Talks and presentations

  1. Using Infersharp’s Static Analysis to Automatically Mine .NET Bug Patch Data. Uğur Y. Yavuz. Data&AI internship final presentation at Microsoft. 19 August 2022. Slides available upon request.

    Abstract: Infersharp is a static code analysis tool capable of detecting and reporting errors in C# code related to memory safety, access violation, and concurrency among other issues. In this talk, we will discuss our efforts to create a tool that leverages Infersharp to extract detailed bug patch information from C# repositories hosted on GitHub. Specifically, our tool has been able to gather bug fix data at the granularity level of program methods, which is useful in the training of patch generation models.

  2. A Machine-Verified Proof of Linearizability for a Queue Algorithm. Uğur Y. Yavuz. Master’s thesis defense at Dartmouth College. 11 May 2022.

    Abstract: Proofs of linearizability are typically intricate and lengthy, and readers may find it difficult to verify their correctness. We present a unique technique for producing proofs of linearizability that are fully verifiable by a mechanical proof system, thereby eliminating the need for any manual verification. Specifically, we reduce the burden of proving linearizable object implementations correct to the proof of a particular invariant whose correctness can be shown inductively. Noting that the latter is a task that many proof systems (such as the TLA+ Proof System we chose to work with) are well-suited to handle, this technique allows us to shift the responsibility of verification away from the reader and onto a machine, by enabling us to produce mechanically verifiable proofs of linearizability. We then demonstrate the effectiveness of this technique, which heretofore had only been applied to problems of a smaller scale, by proving the linearizability of a well-known queue algorithm whose proof of correctness is known to be challenging.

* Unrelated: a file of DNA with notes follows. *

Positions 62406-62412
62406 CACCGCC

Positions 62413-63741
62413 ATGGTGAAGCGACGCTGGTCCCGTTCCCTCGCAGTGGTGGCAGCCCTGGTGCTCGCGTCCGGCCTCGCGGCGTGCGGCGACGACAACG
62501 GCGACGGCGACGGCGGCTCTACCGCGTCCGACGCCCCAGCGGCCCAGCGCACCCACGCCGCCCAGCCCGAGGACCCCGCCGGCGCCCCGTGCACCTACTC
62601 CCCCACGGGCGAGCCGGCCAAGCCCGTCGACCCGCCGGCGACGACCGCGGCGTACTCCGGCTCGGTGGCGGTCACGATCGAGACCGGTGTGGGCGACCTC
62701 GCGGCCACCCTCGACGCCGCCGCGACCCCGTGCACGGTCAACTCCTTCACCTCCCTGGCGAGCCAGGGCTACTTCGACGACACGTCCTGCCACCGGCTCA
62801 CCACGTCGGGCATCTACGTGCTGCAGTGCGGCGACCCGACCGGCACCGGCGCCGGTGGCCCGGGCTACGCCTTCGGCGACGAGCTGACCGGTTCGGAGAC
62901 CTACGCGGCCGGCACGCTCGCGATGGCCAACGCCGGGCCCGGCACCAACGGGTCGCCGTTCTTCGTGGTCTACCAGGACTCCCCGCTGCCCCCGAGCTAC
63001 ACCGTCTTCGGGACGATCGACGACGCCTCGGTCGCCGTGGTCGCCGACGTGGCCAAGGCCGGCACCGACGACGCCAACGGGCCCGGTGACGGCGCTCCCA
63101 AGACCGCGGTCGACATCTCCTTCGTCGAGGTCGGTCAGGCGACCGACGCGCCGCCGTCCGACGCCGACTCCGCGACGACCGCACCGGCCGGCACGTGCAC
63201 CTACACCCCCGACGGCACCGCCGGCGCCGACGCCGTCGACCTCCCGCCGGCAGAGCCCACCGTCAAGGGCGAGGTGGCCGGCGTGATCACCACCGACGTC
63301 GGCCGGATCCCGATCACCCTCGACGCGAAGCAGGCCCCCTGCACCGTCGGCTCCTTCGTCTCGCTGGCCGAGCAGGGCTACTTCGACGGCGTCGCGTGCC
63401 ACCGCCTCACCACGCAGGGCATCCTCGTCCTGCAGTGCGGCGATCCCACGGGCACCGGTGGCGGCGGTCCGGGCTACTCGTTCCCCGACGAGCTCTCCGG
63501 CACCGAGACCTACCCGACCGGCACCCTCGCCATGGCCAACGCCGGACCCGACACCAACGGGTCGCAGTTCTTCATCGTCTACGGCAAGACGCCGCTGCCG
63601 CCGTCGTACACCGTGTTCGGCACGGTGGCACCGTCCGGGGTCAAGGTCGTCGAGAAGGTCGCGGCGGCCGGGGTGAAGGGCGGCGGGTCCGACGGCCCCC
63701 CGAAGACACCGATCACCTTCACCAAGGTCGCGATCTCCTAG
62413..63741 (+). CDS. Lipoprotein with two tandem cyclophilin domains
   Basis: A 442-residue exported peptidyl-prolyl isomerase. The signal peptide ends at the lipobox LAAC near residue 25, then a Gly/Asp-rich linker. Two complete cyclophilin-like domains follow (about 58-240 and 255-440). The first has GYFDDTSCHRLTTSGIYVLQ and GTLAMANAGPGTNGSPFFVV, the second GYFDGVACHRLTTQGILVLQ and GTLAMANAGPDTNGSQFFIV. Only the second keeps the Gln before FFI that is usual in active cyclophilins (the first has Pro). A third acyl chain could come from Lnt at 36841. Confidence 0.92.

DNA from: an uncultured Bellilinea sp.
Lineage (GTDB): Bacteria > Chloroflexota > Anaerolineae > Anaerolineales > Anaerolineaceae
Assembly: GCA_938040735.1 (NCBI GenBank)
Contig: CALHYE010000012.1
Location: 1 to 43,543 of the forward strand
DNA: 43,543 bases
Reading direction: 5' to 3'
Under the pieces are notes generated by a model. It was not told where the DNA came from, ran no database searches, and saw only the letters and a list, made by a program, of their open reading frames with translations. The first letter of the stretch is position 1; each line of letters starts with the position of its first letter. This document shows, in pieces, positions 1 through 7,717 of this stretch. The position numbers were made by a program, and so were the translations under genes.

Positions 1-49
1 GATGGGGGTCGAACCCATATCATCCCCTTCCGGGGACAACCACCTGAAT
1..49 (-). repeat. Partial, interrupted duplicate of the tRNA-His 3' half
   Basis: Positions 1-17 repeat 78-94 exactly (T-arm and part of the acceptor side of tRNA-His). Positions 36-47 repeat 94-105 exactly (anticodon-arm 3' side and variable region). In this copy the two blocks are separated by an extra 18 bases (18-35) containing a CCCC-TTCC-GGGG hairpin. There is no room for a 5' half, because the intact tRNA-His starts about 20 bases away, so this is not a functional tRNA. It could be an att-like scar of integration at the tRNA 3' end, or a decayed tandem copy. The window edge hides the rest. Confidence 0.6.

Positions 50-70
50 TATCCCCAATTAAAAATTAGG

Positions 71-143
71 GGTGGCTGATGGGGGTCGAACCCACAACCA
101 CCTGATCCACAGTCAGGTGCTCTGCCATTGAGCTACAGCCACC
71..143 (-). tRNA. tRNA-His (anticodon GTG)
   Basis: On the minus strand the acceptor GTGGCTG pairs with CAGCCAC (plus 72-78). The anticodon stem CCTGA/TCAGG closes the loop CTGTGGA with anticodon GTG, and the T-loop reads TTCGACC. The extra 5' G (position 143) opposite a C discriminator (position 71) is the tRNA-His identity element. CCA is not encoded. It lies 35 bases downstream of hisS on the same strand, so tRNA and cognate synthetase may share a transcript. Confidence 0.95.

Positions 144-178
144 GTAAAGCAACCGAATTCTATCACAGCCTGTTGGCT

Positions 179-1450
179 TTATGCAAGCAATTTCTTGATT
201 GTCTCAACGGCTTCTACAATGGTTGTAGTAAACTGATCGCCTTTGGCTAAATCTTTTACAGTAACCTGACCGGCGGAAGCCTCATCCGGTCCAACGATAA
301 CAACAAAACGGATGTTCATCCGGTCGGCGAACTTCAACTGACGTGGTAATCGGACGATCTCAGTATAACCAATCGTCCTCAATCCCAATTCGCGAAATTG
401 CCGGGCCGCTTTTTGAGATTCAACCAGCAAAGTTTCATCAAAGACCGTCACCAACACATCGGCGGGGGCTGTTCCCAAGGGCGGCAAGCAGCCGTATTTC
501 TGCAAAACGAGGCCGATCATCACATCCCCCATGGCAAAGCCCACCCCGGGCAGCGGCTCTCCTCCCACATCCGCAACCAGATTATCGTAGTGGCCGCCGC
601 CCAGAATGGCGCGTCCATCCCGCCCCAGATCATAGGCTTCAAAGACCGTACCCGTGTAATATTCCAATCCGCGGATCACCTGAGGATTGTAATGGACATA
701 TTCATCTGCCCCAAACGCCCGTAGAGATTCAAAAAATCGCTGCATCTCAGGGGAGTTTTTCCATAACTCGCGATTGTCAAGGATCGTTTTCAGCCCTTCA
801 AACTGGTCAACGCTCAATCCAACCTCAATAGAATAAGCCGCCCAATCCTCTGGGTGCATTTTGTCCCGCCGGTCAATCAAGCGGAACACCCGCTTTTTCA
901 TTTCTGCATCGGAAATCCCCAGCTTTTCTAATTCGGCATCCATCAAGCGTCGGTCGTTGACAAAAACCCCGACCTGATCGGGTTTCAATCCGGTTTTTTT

3. Translation of Asylum Testimonials from Low-Resource Languages. Uğur Y. Yavuz. ISI Natural Language Seminar at the University of Southern California. 27 August 2020.

    Abstract: Many asylum seekers along the southern border of the United States speak low-resource languages that are not available on commercial translation services. As a result, the translation of their testimonials poses a real challenge to the legal system, as well as non-governmental organizations. We will discuss potential techniques that would facilitate this task, such as transfer learning, domain adaptation, and corpus expansion, and also explain our work in compiling bilingual corpora for Mixtec and Kanjobal languages.